June 20, 2011

New Methods to Detect Alzheimer’s

(Ivanhoe Newswire) -- A new European research project known as PredictAD, has been created to develop successful methods for enabling earlier diagnosis of Alzheimer's disease. The diagnosis requires a holistic view of the patient combining information from several sources, such as clinical tests, imaging and blood samples.

"Current diagnostic guidelines emphasize the importance of various biomarkers in diagnostics. We have developed novel approaches to extract biomarkers from imaging data, electrophysiological data and blood samples, and a unique and clinically useful software tool for integrating all these heterogeneous measurements," Dr. Jyrki Lötjönen of VTT Technical Research Centre of Finland and scientific coordinator of the project, was quoted saying.

There are several methods for early diagnosis of Alzheimer's that the European scientists have created. Firstly however, atrophy, which means to have a tissue decrease or waste away, in the mediotemporal lobe is a well-known hallmark of Alzheimer's, and magnetic resonance imaging is an excellent tool for measuring this tissue loss.

 Currently, in clinical practices brain images are looked at mostly only by visual inspection and there is a great need for objective measurements.
That's PredictAD's first method, "We have managed to develop efficient tools for measuring the size of the hippocampus, the atrophy rate of the hippocampus, and two modern approaches based on comparing patient data with previously diagnosed cases available in large databases," Daniel Rueckert of Imperial College in London and leader of the imaging biomarkers work-package, was quoted saying.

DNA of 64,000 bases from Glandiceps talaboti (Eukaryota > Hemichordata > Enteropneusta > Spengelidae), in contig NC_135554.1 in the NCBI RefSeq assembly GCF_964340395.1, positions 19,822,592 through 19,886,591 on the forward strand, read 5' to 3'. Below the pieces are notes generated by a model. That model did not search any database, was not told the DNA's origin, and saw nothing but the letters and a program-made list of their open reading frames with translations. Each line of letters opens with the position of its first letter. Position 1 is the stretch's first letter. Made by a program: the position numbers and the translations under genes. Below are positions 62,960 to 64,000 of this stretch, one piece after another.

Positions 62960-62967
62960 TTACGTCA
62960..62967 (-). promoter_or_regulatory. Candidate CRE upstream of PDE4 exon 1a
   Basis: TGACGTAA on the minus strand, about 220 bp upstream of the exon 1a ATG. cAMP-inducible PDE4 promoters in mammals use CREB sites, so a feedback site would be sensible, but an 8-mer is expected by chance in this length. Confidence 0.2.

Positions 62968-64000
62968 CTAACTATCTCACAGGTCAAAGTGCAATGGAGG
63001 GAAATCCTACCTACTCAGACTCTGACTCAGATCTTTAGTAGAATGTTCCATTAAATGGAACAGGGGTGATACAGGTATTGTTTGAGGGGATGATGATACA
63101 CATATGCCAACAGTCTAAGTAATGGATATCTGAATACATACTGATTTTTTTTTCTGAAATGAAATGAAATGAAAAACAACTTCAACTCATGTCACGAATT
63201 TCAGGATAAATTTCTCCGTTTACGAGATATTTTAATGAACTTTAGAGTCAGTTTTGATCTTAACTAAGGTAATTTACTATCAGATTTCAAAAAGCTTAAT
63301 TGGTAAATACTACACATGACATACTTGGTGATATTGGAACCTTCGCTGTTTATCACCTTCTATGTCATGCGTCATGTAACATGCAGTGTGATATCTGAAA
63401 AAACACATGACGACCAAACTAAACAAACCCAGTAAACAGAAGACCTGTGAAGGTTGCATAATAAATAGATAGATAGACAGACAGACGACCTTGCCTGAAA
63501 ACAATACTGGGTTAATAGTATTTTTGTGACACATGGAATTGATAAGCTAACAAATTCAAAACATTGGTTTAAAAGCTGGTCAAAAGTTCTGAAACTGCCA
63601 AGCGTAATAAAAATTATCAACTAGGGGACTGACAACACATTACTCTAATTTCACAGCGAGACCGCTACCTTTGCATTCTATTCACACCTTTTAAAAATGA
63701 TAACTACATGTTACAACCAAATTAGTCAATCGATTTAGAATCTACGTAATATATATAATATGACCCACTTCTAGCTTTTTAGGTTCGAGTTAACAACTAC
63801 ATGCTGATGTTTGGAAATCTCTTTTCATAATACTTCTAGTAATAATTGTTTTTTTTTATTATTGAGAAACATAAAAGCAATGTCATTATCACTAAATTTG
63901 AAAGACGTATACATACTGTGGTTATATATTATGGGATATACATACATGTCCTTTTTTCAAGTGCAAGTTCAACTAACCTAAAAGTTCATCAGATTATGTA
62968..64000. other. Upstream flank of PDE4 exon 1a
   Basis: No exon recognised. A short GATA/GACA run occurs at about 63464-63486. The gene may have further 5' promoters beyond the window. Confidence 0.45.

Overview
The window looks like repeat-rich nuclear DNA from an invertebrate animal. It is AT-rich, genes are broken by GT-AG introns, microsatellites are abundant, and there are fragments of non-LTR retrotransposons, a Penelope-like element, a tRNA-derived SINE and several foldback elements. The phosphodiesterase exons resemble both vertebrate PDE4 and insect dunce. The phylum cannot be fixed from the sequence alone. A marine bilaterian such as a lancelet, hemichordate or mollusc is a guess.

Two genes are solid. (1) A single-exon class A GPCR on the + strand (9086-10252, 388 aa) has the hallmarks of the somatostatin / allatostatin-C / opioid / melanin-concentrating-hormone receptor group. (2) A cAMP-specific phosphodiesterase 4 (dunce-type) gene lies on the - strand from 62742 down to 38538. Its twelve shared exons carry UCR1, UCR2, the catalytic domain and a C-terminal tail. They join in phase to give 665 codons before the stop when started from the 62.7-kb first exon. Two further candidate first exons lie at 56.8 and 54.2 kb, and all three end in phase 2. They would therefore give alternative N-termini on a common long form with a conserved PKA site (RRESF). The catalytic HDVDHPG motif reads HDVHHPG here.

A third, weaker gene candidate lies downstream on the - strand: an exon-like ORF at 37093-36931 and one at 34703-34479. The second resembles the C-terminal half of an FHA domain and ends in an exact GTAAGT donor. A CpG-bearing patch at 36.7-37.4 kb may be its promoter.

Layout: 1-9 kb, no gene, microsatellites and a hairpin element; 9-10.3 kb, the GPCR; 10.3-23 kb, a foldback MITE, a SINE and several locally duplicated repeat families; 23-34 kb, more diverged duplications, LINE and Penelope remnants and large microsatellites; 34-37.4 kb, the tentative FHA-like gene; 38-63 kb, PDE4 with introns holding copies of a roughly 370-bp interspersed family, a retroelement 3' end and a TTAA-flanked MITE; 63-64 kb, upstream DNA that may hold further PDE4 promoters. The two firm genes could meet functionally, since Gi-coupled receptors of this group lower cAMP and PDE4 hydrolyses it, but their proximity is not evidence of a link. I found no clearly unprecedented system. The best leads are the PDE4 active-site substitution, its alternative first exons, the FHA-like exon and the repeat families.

An innovative tracer developed recently especially for diagnostics of Alzheimer's disease provides promise for very early diagnosis of the disease. Alzheimer's disease is known to affect the electromagnetic activity of the brain. The scientists have studied the performance of another piece of technology; transcranial magnetic stimulation (TMS) combined with electroencephalographic (EEG) measures in detecting the disease. The strength of TMS/EEG is that it allows direct and non-invasive perturbation of the human cerebral cortex without requiring the subject's collaboration. The study has shown significant changes in Alzheimer's patients compared with healthy aging people.

Molecular level biomarkers are also currently under extensive studies in Alzheimer's research. Many biomarkers are measured from the cerebrospinal fluid (CSF), the liquid surrounding the cerebral cortex, have been found to be strongly related with the disease. One major challenge of these biomarkers is that taking samples from CSF is an invasive measurement limiting their usability in early diagnostics. Blood samples would be an excellent source for detecting Alzheimer's disease. PredictAD has studied the role of metabolomic and protein compounds in Alzheimer's disease from blood samples. The preliminary results reveal several promising compounds.

The PredictAD project continues to take important steps towards an early approach to Alzheimer's disease prediction and management.

SOURCE: PredictAD's workshop in Kuopio, Finland, June 16, 2011.